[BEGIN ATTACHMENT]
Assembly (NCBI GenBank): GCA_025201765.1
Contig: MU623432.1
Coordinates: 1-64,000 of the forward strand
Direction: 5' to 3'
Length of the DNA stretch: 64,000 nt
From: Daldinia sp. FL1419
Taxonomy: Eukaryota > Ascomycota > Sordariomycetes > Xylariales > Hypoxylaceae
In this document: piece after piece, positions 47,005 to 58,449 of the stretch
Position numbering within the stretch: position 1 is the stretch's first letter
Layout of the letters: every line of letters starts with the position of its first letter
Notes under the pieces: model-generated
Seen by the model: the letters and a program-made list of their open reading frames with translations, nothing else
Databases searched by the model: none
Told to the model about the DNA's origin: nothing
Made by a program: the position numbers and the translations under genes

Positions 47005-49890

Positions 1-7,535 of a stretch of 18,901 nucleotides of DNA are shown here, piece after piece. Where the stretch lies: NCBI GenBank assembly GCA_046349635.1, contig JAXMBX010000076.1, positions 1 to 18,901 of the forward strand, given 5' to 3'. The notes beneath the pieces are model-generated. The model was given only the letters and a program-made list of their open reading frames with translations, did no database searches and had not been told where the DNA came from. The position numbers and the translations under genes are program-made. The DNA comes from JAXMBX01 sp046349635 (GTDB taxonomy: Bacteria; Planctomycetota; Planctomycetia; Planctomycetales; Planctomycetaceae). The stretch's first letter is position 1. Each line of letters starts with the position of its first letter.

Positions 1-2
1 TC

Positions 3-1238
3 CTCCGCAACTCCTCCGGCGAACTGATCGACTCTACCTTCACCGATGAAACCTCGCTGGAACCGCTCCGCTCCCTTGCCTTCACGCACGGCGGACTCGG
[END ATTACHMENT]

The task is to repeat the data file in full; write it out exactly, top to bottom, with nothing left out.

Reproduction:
Assembly (NCBI GenBank): GCA_025201765.1
Contig: MU623432.1
Coordinates: 1-64,000 of the forward strand
Direction: 5' to 3'
Length of the DNA stretch: 64,000 nt
From: Daldinia sp. FL1419
Taxonomy: Eukaryota > Ascomycota > Sordariomycetes > Xylariales > Hypoxylaceae
In this document: piece after piece, positions 47,005 to 58,449 of the stretch
Position numbering within the stretch: position 1 is the stretch's first letter
Layout of the letters: every line of letters starts with the position of its first letter
Notes under the pieces: model-generated
Seen by the model: the letters and a program-made list of their open reading frames with translations, nothing else
Databases searched by the model: none
Told to the model about the DNA's origin: nothing
Made by a program: the position numbers and the translations under genes

Positions 47005-49890

Positions 1-7,535 of a stretch of 18,901 nucleotides of DNA are shown here, piece after piece. Where the stretch lies: NCBI GenBank assembly GCA_046349635.1, contig JAXMBX010000076.1, positions 1 to 18,901 of the forward strand, given 5' to 3'. The notes beneath the pieces are model-generated. The model was given only the letters and a program-made list of their open reading frames with translations, did no database searches and had not been told where the DNA came from. The position numbers and the translations under genes are program-made. The DNA comes from JAXMBX01 sp046349635 (GTDB taxonomy: Bacteria; Planctomycetota; Planctomycetia; Planctomycetales; Planctomycetaceae). The stretch's first letter is position 1. Each line of letters starts with the position of its first letter.

Positions 1-2
1 TC

Positions 3-1238
3 CTCCGCAACTCCTCCGGCGAACTGATCGACTCTACCTTCACCGATGAAACCTCGCTGGAACCGCTCCGCTCCCTTGCCTTCACGCACGGCGGACTCGG